Hence this post. This is the Redux List. If you click on the title ("The Redux List") at the top of this post and bookmark it, you can come back from time to time to get updates on the alterations I'll be making to Book 1. I thought it best to keep the list all in one place rather than scattering it all over the flog (that's "fiction blog" for anyone who didn't know).
The list is already more or less comprehensive, but links to the changed pages will only appear as I make the changes, which will happen over the year as I work through the editorial process and write episodes for Book 2.
- The Tree first appears without foliage (after all, it IS winter).
- Andrew visits Ripper to ask about damage to the comic shop.
- Blackout and Ripper come up with the idea to have a benefit concert to save the coffee shop.
- At the concert, the music causes the Tree to bloom and grow foliage (setting up the idea of music which is a major theme of book 2).
- The fund-raising concert makes enough money to keep the shop from going under (barely).
- The Three Fates explain the Tree's growth to Lara, which sheds light on their concert going habit
- When Lara, Blackout, and crew enter the Tree to rescue Andrew, Ripper brings his bagpipes instead of the tool belt. He explains that bagpipes were used in battle to frighten the enemy.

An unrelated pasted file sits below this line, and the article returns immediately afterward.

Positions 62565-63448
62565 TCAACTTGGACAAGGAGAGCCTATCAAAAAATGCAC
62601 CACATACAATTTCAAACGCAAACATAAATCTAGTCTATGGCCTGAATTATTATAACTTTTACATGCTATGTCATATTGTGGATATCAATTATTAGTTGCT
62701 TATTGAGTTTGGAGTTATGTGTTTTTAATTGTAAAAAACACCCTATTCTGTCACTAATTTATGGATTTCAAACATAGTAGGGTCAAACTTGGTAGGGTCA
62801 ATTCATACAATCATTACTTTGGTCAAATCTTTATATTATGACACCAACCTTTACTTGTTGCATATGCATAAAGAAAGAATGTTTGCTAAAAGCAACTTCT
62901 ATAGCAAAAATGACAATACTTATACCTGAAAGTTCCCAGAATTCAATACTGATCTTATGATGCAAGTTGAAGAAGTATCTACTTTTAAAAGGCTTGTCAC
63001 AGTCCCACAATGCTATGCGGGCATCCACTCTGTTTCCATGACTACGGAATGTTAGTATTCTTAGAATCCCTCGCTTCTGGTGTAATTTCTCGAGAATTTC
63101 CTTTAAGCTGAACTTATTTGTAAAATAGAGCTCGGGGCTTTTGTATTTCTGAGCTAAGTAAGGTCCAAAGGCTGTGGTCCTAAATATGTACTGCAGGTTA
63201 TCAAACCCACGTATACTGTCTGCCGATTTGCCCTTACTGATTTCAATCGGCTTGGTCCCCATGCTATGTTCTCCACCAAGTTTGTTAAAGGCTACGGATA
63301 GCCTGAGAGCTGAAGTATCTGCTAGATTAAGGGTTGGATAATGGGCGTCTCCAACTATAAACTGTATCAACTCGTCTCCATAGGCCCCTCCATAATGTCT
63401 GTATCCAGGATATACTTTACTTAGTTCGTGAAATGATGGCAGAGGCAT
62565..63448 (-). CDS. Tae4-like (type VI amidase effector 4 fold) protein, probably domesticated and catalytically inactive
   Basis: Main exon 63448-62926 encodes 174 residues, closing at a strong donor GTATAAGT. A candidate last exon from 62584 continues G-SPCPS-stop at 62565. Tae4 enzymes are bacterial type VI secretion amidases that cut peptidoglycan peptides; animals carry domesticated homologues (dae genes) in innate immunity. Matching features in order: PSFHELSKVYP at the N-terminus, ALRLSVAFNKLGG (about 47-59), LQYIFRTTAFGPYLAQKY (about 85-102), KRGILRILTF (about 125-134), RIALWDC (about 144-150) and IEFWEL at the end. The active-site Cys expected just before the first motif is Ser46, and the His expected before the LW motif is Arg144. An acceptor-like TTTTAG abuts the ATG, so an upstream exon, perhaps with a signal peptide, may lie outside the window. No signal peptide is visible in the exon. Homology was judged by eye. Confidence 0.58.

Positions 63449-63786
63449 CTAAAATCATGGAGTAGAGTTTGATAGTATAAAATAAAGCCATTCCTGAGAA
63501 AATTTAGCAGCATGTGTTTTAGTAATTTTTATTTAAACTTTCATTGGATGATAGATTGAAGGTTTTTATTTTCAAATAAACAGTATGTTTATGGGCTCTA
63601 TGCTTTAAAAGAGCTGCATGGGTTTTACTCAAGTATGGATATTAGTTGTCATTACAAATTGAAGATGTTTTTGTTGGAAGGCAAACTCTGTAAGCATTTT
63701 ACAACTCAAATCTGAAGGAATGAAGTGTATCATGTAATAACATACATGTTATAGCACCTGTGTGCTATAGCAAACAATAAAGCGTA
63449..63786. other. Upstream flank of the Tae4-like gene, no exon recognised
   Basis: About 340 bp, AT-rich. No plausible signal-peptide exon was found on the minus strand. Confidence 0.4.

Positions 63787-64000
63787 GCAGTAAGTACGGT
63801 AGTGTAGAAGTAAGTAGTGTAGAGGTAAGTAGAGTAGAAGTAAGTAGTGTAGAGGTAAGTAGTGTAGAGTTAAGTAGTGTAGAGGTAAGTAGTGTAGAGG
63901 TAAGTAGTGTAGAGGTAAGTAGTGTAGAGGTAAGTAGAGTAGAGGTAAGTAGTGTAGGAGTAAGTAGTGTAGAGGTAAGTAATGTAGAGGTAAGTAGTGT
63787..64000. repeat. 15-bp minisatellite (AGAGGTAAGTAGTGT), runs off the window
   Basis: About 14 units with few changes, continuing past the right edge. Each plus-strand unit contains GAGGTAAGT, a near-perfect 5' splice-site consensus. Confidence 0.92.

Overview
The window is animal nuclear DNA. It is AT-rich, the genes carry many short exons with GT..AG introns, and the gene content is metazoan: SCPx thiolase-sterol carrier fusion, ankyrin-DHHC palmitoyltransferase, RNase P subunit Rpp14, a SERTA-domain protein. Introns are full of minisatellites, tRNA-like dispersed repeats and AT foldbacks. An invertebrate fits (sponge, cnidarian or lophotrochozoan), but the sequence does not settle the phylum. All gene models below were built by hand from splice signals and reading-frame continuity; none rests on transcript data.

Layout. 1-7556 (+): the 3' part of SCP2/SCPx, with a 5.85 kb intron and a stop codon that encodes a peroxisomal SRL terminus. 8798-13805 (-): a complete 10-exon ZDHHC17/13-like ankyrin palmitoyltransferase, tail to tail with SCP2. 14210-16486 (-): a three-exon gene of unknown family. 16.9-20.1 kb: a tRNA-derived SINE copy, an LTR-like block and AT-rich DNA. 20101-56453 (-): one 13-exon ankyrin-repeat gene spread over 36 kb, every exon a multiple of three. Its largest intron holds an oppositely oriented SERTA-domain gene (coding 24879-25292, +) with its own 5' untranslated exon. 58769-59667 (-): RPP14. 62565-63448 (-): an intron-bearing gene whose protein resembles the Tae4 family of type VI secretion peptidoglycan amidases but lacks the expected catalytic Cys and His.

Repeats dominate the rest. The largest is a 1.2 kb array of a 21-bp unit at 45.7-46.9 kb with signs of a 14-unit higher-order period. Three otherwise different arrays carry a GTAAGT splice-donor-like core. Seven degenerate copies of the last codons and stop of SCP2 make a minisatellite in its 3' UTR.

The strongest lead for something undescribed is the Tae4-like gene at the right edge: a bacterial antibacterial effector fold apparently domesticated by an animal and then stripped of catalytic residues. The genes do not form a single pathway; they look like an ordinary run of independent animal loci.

- In order to focus her healing powers, Lara uses music to block outside noise (her Ipod).
- It is Courtney and Silke who go to the front of the train on the approach to the North Pole, not Courtney and Lara. Blackout goes because Granny explains they will need the pyrotechnics, as her magic is not destructive, but protective and healing.
- When the Leprechauns attack the train and Sunny is wounded, Ripper reacts in the only way he knows; music. He steps from the Train boldly and stands before the oncoming tide of Leprechauns. He begins to play a melancholy Irish lament, which stops the army in its tracks. Overwhelmed by the power of the music and their own shame rising from nostalgic memories of home, the Leprechaun army reject Finn's plan and give themselves up.
- The damage Finn begins with the power of Spring starts a chain reaction of destruction; the ice continues to break, crack and explode, placing Jouloutorni, the city of
Christmas in peril. Andrew's "kether moment" (to borrow Philosopher One's idea) which links him to the Tree permits him to halt this destruction by harnessing elemental power. Lara and Andrew together are able to heal the damage to the Pole and avert its destruction.
This set of changes feels most satisfactory to me, and allowed me to start thinking seriously about the second book without constantly thinking, "but that didn't happen in the first book." I had also felt that the wanton slaughter of the Leprechaun army was wrong from the moment I had written it, but was trying to keep my promise to myself to finish a "first draft" of Book 1 last year.
We can all consider the original draft to have occurred on a different branch of the Tree. And with all that set aside, tomorrow will see the second installment of Book 2.